Definition of the lumpectomy cavity itself has been shown to be prone to user-variability between physicians, in part due to the clarity of the seroma, and similar CT numbers for adjacent fibrosis, retroareolar tissue, and normal dense breast parenchyma [1-3]. The establishment of contouring guidelines has been shown to diminish this variability [4]. The NSABP B39 protocol [5] specifies an extra 1.5 cm cavity to clinical target volume (CTV) margin to account for residual disease. In addition, the protocol requires an extra CTV-to- PTV (planning target volume) margin of 1.0 cm to account for interfractional cavity motion, which can be caused by setup error, breast deformation, and changes in the cavity over time, as well as intrafractional breathing error.

The combination of cavity-to-CTV and CTV-to-PTV margins can lead to a large amount of irradiated tissue, which can both increase toxicity as well as reduce the number of patients eligible for the PBI technique. Weed et al. [6], by using clips to identify the cavity location, concluded that the CTV-to-PTV margin could be reduced from 1 cm to 0.5 cm using the clips for localization. Disadvantages of this method are that it uses additional ionizing radiation to non-target tissue such as the contra-lateral breast and lung, it requires the presence of clips that are not universally used, and it can be influenced by the potential migration of the clips [7].

A commercial 3D ultrasound (3DUS) breast system may allow the reduction of the volume of normal tissue needed for sufficient margins for EB-PBI by: a) defining the cavity for CTV using fused CT/3DUS images, and b) for imaging the cavity in the treatment room on a perfraction basis. A study using this system has shown the usefulness of 3D ultrasound (3DUS), co-registered to the CT in defining the lumpectomy cavity [8]. The 3DUS improved user-variability demonstrating the potential usefulness of using fused CT/3DUS datasets for treatment planning in EB-PBI.

The goal of this study is to investigate the accuracy of comparing 3DUS images at time of treatment to 3DUS images at time of simulation to align the cavity relative to the treatment fields. This would allow accurate image-guided radiotherapy (IGRT) without using ionizing radiation and for patients with no surgical clips.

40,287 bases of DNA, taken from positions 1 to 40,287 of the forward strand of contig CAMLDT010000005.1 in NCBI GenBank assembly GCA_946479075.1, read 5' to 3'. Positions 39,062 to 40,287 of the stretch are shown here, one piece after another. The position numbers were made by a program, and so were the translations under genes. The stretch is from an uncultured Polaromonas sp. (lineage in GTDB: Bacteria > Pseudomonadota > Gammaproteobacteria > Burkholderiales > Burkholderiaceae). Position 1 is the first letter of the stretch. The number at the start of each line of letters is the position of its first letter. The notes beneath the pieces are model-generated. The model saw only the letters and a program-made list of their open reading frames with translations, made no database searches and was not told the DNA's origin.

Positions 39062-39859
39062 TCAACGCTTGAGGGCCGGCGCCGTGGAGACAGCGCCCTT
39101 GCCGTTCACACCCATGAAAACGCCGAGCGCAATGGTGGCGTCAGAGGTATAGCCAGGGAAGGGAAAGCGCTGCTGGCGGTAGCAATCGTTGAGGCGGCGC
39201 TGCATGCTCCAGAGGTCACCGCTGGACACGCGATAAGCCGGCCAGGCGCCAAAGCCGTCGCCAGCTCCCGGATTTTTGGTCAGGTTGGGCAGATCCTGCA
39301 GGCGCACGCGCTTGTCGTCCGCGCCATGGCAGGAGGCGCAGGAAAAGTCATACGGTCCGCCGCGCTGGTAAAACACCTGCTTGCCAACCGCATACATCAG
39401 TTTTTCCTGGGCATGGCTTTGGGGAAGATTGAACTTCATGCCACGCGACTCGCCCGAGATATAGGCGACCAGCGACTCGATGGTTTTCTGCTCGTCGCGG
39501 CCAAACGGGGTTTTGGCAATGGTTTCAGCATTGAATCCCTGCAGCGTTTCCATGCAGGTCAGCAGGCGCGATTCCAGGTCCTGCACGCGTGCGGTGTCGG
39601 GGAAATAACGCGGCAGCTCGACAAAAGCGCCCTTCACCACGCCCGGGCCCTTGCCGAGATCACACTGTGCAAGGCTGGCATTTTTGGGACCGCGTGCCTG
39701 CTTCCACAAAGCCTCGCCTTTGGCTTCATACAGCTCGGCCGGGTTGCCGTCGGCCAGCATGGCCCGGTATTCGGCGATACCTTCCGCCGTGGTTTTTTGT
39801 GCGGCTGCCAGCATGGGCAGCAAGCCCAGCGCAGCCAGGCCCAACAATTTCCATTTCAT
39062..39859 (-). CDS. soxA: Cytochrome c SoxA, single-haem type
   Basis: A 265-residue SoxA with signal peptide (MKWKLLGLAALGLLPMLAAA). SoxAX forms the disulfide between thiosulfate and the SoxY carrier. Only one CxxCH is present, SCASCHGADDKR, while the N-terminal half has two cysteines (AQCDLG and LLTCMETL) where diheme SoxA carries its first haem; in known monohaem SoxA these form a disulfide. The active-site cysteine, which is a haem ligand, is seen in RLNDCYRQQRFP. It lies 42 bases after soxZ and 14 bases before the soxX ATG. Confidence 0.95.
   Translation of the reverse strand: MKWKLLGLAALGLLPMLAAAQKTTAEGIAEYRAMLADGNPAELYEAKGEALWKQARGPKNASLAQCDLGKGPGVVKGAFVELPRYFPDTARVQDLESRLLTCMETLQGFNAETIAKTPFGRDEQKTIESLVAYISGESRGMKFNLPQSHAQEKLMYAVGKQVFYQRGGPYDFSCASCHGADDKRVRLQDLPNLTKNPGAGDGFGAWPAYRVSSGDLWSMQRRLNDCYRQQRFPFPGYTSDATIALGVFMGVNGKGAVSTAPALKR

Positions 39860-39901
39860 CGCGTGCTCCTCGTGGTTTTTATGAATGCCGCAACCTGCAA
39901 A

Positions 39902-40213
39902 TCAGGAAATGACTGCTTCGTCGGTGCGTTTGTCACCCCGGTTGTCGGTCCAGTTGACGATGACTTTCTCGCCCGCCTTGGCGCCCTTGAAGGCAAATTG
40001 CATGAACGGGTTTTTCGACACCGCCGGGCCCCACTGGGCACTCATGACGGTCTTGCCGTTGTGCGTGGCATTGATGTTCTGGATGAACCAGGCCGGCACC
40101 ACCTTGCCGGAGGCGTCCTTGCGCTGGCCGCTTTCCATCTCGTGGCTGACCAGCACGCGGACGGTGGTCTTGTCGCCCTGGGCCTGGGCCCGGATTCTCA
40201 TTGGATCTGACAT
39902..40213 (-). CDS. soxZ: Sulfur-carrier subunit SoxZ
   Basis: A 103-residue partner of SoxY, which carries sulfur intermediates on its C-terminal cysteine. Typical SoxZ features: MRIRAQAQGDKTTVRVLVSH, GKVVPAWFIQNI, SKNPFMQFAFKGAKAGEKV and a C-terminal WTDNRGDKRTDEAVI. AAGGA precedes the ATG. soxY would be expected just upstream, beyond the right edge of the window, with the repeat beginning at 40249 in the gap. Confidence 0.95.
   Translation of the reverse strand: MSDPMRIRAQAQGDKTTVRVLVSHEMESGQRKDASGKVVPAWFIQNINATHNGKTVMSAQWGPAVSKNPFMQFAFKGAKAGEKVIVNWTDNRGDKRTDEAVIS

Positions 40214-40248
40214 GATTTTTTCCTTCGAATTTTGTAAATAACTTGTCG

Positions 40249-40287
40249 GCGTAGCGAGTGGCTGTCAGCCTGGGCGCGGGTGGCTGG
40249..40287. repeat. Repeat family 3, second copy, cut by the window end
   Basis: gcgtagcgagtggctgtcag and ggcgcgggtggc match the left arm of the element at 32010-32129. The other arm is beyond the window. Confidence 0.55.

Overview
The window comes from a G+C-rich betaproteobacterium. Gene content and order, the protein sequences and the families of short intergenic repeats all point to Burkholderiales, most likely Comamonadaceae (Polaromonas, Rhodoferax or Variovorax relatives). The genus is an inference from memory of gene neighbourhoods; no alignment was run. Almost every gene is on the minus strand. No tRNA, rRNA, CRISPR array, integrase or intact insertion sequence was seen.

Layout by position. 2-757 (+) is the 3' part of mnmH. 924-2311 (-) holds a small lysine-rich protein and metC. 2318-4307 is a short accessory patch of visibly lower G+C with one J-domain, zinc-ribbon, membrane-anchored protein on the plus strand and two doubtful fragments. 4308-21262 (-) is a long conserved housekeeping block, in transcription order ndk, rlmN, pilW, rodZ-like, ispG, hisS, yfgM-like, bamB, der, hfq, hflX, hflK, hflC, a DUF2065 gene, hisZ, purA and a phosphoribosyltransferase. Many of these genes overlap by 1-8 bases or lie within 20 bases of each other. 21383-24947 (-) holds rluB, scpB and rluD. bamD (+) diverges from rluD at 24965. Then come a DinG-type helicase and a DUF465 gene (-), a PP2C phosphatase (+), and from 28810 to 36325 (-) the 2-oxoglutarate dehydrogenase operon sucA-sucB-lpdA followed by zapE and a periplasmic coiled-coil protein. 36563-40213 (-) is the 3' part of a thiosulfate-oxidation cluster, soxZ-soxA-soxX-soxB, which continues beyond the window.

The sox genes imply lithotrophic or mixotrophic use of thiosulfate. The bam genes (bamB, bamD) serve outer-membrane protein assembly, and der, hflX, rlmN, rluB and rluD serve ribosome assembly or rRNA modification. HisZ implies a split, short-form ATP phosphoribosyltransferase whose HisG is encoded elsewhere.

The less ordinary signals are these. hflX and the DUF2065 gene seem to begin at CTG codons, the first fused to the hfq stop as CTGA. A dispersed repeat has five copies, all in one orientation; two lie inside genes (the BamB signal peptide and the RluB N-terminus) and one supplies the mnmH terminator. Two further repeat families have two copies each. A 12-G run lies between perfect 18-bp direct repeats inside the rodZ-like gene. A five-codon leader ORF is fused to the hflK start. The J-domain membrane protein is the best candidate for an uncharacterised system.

Materials and Methods

23 patients were enrolled in a prospective study at the Vermont Cancer Center between January 2007 and January 2008. The study was approved by the University of Vermont Institutional Review Board and in compliance with the Health Insurance Privacy and Portability Act. The patients enrolled in the study underwent whole breast irradiation with electron boost treatments.

3DUS system

3DUS images were acquired with the Clarity System (Elekta, Stockholm, Sweden). The system consists of 3DUS consoles in both the CT-Sim (US-Sim) and treatment room (US-Guide). US-Sim images share the same coordinate system as the CT images through a calibration process, and serve two purposes: a) fused CT/3DUS datasets for planning, and b) as a baseline reference images for image guided radiation therapy (IGRT). US-Guide images share the same coordinate system as the linear accelerator, i.e., they are centered about the isocenter. In clinical use, 3DUS images acquired prior to each treatment fraction can be compared to the reference US-Sim images, allowing an ultrasound-to-ultrasound comparison for IGRT. Ultrasound guidance in radiotherapy, including the Clarity System, has been summarized in a recent review article [9].

The breast US probe is linear and has frequencies in the range 5-12 MHz, with a central frequency of 9 MHz, allowing acquisition of images with a pixel resolution of 0.2 mm. The 3DUS images are reconstructed to a voxel size of 0.3 mm. Infrared reflecting markers are affixed to its handle, and are tracked in 3D space by an optical camera system. All images are sent through a central server to the Clarity Workstation, which allows fusion of CT and US data, contouring, and definition of the IGRT reference volume. An example 3DUS image acquired during this study is shown in Figure 1 in axial, sagittal and coronal views.


Figure 1: Example 3D US image, shown in axial, sagittal and coronal views.

CT and 3DUS Image acquisition